State laws require a creditor to inform you when the court grants a judgment against you to force the payment of a delinquent debt. A creditor cannot legally seize money in your bank account until the creditor informs you of the judgment status and provides you with court documentation. If you attended the court hearing relating to the lawsuit, then you already have sufficient knowledge of the court's decision and the creditor may immediately move to seize your accounts per the terms of the default judgment.
The timetable for how quickly a creditor can impose a default judgment and seize your bank accounts depends on your reaction to the lawsuit and your income sources. Answering the lawsuit and appearing in court can buy you more time to fight the judgment than simply avoiding the hearing and waiting to get a letter in the mail. The exempt or nonexempt status of your income under state laws also plays a role.
Required Judgment Notice
Bank Balance Rules
A creditor may have to deal with laws in your state relating to income protection before it may seize your bank account. For example, in New York, under the Exempt Income Protection Act of 2009, a creditor cannot legally exercise a default judgment against you to seize funds in your bank account if your account balance is below $1,740. A creditor must still inform you of the judgment status according to state law, but your bank may not legally honor the judgment if your account falls below the legal level. This allows you to retain the funds in your bank account to pay bills and buy the necessities of life. A creditor may monitor your account closely and may exercise the default judgment if your account balance rises above the legal limit.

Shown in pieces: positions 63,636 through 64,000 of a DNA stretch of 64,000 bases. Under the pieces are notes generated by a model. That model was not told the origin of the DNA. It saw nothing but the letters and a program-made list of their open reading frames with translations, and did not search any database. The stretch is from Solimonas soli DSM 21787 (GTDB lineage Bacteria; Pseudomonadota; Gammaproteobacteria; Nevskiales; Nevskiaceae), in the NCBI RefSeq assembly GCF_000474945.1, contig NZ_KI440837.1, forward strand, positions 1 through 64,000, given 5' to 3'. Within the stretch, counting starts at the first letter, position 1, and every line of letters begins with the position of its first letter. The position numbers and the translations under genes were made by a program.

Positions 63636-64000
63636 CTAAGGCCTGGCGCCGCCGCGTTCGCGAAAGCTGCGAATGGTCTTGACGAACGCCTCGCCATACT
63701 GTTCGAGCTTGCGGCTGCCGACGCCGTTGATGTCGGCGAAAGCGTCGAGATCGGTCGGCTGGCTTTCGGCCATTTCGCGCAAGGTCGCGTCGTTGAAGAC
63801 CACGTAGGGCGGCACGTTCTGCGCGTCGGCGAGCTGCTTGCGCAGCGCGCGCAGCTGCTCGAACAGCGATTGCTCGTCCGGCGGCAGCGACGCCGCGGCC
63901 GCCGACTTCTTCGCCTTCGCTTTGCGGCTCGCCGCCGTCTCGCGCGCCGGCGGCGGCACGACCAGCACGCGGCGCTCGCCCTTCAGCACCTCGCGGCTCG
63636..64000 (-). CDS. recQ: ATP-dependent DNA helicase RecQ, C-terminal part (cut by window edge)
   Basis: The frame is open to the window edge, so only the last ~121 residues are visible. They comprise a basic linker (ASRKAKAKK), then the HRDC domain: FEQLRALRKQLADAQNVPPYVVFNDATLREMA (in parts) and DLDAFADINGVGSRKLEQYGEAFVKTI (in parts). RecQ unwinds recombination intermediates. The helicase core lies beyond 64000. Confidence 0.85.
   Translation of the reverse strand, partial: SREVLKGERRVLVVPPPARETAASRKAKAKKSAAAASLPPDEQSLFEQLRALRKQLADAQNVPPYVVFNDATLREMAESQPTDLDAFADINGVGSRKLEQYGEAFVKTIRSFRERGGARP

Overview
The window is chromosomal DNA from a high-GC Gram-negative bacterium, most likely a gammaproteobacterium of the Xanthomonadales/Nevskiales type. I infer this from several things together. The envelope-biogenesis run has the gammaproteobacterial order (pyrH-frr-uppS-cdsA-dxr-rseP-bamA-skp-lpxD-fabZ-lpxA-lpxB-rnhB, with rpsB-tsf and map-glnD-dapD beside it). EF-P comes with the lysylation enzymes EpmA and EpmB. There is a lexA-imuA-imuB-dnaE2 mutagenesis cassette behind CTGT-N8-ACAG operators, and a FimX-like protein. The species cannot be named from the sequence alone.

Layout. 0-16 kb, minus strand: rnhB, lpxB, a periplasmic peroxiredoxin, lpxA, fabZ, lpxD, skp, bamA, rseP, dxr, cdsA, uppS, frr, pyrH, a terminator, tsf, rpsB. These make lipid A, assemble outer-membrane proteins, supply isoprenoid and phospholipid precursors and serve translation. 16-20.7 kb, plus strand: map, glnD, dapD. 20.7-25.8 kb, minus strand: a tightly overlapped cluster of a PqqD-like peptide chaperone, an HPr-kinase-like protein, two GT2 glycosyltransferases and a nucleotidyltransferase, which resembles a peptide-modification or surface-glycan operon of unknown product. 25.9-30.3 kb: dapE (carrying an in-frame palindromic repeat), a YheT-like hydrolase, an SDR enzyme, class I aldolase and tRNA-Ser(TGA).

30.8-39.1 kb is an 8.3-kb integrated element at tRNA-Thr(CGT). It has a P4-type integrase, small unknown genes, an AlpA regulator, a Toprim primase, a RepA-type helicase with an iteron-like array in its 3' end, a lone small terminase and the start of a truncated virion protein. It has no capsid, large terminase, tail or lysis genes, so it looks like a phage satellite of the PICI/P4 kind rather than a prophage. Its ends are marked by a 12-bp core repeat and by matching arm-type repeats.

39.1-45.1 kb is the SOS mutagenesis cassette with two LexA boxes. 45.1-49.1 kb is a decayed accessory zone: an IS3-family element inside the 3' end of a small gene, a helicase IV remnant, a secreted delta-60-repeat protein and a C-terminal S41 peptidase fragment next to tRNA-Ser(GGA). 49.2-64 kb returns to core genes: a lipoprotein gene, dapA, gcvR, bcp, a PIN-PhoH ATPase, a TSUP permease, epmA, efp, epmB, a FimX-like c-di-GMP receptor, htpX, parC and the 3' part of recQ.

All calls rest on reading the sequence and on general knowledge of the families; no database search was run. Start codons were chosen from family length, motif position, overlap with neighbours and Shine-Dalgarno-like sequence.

Exempt Fund Sources
Certain income sources, including Social Security payments, disbursements from retirement accounts, and worker's compensation insurance, are exempt from seizure under state laws around the country. If your bank account holds only funds from exempt sources, a creditor cannot legally seize the account for payment of a debt -- even with a court judgment in hand. If your account contains mixed funds from protected and unprotected sources, you should inform your bank that the account contains exempt cash, and withdraw all nonexempt funds. This will help avoid any confusion when the creditor approaches the bank to execute a court judgment.
Attending the Hearing
The best chance you have at delaying a creditor's default judgment is to answer the lawsuit in writing and attend the court hearing. Without your presence, the creditor wins the judgment by default. Attending the hearing not only allows you to state your case against your creditor, but it also allows you to file any allowed motions for appeal that can delay a creditor's ability to exercise a judgment against your bank accounts.